The domedceiling of the mosque bear the haft rang (seven colours) patternswhich was peculiar style of the Mughal painters. In this style seven colours were used to make pattern. This style was introduced by Persian artists in the Mughal paintings. Later on it was also used in tile mosaic. The interior wall also depicts floral and geometric designs. On some patterns the glass pieces were added to make the design more perceptible.
There is stucco decoration on the spandrels of the arches. Normally, one finds tile decoration or painting on the spandrels. However, this is distinctive feature of the mosque. One finds the combination of stucco and glass work on some spandrels, again very peculiar style of decorating the spandrels. The soffits (inner spaces of arches) are also treated in similar fashion. However, one finds fruit dishes and flowers in blossom and eight-armed star designs on the pendentives (spaces where two walls combine together).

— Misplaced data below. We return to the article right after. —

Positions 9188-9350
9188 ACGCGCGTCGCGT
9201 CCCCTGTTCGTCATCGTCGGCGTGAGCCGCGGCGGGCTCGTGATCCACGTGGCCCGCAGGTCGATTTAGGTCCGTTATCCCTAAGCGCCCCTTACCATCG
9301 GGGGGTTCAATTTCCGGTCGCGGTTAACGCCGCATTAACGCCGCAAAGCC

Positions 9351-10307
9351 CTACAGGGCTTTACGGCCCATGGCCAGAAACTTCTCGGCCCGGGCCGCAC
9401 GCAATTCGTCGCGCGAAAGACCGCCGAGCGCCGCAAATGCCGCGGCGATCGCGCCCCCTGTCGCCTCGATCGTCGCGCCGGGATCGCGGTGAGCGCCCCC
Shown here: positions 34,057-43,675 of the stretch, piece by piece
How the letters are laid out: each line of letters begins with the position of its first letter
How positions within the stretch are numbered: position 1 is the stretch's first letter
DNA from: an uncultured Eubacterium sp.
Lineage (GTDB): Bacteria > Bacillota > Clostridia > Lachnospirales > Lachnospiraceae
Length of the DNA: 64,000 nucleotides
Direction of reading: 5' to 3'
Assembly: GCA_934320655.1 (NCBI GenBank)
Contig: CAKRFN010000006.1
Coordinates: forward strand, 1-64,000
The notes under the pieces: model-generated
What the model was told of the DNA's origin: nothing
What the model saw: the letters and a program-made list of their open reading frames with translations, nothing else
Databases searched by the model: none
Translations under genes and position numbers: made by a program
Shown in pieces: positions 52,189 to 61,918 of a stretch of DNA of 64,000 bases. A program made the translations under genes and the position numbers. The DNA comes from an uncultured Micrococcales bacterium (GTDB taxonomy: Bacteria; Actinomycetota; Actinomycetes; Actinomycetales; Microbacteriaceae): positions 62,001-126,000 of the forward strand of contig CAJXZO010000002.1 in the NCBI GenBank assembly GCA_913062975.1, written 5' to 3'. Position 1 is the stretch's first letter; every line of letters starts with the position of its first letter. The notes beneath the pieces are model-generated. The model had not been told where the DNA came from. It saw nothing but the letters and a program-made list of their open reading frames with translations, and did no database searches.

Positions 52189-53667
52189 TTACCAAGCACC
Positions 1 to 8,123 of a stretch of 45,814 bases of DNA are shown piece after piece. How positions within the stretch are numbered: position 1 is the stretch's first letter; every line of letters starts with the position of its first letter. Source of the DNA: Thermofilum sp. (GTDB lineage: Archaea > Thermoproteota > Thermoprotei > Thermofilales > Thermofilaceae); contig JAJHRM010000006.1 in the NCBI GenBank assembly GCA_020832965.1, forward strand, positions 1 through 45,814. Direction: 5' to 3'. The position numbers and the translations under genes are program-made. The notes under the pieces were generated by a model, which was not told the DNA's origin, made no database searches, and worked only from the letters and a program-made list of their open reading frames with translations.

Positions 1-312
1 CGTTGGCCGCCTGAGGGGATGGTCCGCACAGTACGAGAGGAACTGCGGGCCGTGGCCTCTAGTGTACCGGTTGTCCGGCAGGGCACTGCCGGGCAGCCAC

This mosque is not under the administration of the Auqaf. The concerned authorities should enlist itas historical monument and should declare this as tourist destination. Tourist who intends to visitWah garden should also be enlightened or guided about this Mughal period mosque because it is just at walking distance from the garden. But unfortunately, tourists who visit the Wah garden are not aware about this historical mosque.
The writer is a Research Anthropologist at Pakistan Institute of Development Economics (PIDE), Islamabad. He may be contacted at:firstname.lastname@example.org